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Capital from the low-growth West fuels price increases in Asia
For most of the post-World War II era, the U.S. was the locomotive that pulled the global economy out of recessionary valleys. This time it has been emerging-market nations, mostly Brazil, China, and India, that have surged, carrying the U.S. along like a big, fat caboose. Exports accounted for a little more than half of the growth the U.S. economy managed to generate in late 2009 and early 2010, according to data compiled by the Commerce Dept. About 40 percent of U.S. exports went to emerging markets.
Now inflation in emerging markets—and near-deflation in developed economies—could slow the growth train. Rapid expansion is driving up inflation and generating asset-price bubbles in China, India, and other fast-rising economies. In a sign of how entangled the global economy is, capital from the developed bloc may also be stoking the inflationary fires in those and other countries. Chinese and Indian policymakers are trying to cool things by curbing government spending, raising interest rates, or both. If they accidentally crack down too much, they won't be able to play the role of locomotive. That would be a blow to a U.S. economy that is already threatened with a pause or, at the extreme, a double-dip recession. Also at risk are Japan and Western Europe, which, like the U.S., are wealthy but slow-growing and facing deflationary pressures.
Economist Edward Yardeni regards the divergence between the world's inflationary and near-deflationary zones as one of the key threats to the global expansion. "If the central banks in the [emerging-market countries] are forced to tighten their monetary policies to dampen inflation, their growth rates could be depressed," he wrote in his newsletter in mid-July. "The inflation problem is in exactly the countries you don't want an inflation problem," he adds in an interview with Bloomberg Businessweek. The challenge won't go away soon because emerging markets are likely to remain the world's growth engines for years to come. "The gap in growth rates is a long-term condition," wrote Stephen King, chief economist of HSBC (HBC) in London, in a July 26 e-mail.
The accompanying graphic tells the story of a divided world. On the right are large, light-colored bubbles representing India, China, Turkey, and Brazil. These are countries with relatively low incomes, rapid economic growth, high inflation rates, and increases in inflation over the past year. The other prominent cluster is the wealthy nations in North America and Western Europe, plus Japan and Australia. They have higher incomes, slower growth, lower inflation rates, and smaller increases in inflation. Japan (diamond-shaped) is the only country suffering outright deflation. Russia's big drop in inflation makes it an outlier, befitting its halfway position between the rich and poor nations.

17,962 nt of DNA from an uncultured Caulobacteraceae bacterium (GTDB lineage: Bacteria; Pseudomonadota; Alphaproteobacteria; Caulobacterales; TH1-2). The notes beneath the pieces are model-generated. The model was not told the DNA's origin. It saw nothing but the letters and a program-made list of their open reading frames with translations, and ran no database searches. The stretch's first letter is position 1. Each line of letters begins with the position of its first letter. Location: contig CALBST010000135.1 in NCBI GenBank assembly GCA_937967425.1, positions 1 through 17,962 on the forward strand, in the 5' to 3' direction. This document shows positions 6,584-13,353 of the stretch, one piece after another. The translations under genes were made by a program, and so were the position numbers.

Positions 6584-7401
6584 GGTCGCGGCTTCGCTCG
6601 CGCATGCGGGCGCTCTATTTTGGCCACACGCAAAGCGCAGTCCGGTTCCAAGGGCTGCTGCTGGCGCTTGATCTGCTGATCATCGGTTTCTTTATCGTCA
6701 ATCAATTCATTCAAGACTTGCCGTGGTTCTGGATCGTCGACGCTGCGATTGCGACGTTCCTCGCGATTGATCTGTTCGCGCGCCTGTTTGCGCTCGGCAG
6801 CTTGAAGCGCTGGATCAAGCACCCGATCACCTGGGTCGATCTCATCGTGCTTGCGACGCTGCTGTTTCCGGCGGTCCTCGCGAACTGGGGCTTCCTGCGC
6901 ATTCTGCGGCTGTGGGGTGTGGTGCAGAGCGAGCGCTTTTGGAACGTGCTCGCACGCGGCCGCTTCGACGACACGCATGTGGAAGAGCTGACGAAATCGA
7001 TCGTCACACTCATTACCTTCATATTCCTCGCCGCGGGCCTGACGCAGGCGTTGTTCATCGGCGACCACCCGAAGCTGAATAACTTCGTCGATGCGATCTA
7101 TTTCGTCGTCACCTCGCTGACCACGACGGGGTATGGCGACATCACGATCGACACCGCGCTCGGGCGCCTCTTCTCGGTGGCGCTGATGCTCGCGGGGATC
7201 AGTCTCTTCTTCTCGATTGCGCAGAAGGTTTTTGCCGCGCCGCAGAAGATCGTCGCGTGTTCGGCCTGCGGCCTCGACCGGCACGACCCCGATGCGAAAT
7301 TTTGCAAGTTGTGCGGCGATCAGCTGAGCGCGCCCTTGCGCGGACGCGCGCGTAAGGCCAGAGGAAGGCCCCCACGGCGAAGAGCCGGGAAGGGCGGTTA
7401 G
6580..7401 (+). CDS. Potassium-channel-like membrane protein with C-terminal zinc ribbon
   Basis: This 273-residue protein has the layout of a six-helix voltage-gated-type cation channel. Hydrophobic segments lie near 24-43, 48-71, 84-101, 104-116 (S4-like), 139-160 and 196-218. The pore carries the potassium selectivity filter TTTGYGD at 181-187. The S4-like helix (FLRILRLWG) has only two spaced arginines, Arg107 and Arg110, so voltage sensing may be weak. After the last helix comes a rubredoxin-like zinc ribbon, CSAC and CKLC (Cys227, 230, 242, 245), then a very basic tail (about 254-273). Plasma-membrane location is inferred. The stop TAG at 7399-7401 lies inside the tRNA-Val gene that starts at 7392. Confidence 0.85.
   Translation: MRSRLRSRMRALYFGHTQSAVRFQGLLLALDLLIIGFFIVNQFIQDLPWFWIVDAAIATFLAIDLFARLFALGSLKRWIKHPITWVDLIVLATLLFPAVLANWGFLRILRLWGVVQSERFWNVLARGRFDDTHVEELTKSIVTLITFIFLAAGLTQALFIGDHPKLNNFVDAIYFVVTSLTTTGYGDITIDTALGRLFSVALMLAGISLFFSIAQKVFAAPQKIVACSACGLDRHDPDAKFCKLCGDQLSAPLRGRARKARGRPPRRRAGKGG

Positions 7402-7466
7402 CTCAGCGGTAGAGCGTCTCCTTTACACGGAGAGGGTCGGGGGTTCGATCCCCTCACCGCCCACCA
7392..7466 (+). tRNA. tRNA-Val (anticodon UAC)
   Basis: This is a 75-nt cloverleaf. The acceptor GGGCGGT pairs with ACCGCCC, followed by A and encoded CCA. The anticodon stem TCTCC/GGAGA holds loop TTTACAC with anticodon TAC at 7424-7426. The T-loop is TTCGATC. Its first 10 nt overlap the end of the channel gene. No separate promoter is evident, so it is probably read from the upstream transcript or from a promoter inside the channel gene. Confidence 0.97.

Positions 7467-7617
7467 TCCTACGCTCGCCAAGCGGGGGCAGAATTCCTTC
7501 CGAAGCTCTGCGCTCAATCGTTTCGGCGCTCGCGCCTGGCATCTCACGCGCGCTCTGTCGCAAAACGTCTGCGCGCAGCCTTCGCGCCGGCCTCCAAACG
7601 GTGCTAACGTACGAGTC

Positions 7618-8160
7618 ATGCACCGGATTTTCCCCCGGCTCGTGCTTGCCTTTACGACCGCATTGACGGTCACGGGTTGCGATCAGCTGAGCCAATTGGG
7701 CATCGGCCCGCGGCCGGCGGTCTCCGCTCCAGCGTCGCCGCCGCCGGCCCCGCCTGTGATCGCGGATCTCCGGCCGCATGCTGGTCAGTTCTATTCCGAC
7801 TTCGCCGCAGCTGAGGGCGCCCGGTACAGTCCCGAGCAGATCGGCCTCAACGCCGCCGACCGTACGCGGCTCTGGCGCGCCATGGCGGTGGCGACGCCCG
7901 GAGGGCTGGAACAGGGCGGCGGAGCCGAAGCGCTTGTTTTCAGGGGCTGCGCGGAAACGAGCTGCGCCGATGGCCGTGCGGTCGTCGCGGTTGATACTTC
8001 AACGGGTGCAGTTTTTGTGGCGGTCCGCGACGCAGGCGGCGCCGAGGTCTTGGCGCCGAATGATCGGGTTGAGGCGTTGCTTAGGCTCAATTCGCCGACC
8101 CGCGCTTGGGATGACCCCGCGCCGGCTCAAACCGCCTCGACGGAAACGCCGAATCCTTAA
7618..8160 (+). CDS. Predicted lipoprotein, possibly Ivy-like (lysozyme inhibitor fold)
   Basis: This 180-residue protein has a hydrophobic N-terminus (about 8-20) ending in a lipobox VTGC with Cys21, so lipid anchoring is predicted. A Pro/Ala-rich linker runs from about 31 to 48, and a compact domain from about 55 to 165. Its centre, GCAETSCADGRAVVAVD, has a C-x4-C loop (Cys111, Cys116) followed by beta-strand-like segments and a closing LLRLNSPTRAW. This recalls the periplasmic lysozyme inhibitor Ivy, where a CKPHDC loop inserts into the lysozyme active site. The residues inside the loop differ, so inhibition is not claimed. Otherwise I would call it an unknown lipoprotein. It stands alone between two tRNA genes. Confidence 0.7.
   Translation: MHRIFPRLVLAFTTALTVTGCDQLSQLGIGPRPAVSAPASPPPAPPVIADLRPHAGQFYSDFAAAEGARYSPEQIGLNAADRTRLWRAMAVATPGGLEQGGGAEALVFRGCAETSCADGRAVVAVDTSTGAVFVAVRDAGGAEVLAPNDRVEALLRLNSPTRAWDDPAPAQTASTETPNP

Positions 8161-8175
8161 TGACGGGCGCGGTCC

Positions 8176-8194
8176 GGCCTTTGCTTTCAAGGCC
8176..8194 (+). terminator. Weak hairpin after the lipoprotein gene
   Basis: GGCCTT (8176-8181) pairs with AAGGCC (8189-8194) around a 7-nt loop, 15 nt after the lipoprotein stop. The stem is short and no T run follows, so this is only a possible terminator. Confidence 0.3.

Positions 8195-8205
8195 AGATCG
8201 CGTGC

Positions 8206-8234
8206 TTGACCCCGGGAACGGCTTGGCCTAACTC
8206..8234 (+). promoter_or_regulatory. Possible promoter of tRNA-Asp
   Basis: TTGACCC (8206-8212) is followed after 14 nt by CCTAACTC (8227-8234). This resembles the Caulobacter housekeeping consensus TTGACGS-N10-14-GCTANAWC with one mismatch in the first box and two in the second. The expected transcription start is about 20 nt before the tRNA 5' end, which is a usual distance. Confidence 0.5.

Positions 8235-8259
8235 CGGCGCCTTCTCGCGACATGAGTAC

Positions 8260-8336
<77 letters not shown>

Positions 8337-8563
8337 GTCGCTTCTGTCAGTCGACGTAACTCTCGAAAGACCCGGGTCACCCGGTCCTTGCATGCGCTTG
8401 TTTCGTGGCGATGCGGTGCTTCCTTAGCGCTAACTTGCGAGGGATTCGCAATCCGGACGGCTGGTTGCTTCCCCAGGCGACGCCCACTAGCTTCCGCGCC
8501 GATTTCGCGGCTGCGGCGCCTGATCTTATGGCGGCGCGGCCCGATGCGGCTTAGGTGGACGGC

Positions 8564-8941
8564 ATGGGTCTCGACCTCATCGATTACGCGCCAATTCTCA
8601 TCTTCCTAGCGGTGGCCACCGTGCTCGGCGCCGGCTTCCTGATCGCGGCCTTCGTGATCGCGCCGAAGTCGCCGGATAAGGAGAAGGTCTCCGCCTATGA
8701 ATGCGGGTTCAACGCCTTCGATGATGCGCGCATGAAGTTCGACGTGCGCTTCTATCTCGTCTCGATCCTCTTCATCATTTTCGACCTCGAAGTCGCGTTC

Domestic factors such as constraints on manufacturing capacity and labor shortages are the biggest reason for emerging-market overheating. The Federal Reserve, by keeping U.S. interest rates ultra-low, may inadvertently be adding to the problem. The Fed could be feeding bubbles in emerging markets by inducing global investors to move money out of the U.S. and into countries that offer higher yields, says Jon Levy, an analyst for Eurasia Group, a think tank. Two-year government notes yield 12 percent in Brazil, vs. about 0.6 percent in the U.S. Says Levy: "The response to deflation pressures in the U.S. creates inflation pressures elsewhere."
The official inflation numbers can mask serious problems. Chinese consumer prices rose 2.9 percent over the past year. In Beijing, though, inflation-adjusted land prices have increased nearly 800 percent since the start of 2003, with half that increase in the past two years, according to research by Joseph Gyourko of the University of Pennsylvania's Wharton School and Jing Wu and Yongheng Deng of the National University of Singapore.
Sam Finkelstein, global head of macro strategies for Goldman Sachs Asset Management, says he's optimistic that officials of major emerging-market nations will avoid a serious slowdown. Americans had better hope so: The annualized U.S. growth rate of the Economic Cycle Research Institute's U.S. Weekly Leading Index fell in mid-July to its lowest point since early 2009. "It's never been here before without there being a recession," David Rosenberg, chief economist of Gluskin Sheff & Associates, a Toronto money management firm, wrote on July 26. Time for the emerging markets to come to the rescue.
The Bottom Line: The world economy is evolving into inflationary and near-deflationary zones. Emerging markets must slow down without crashing.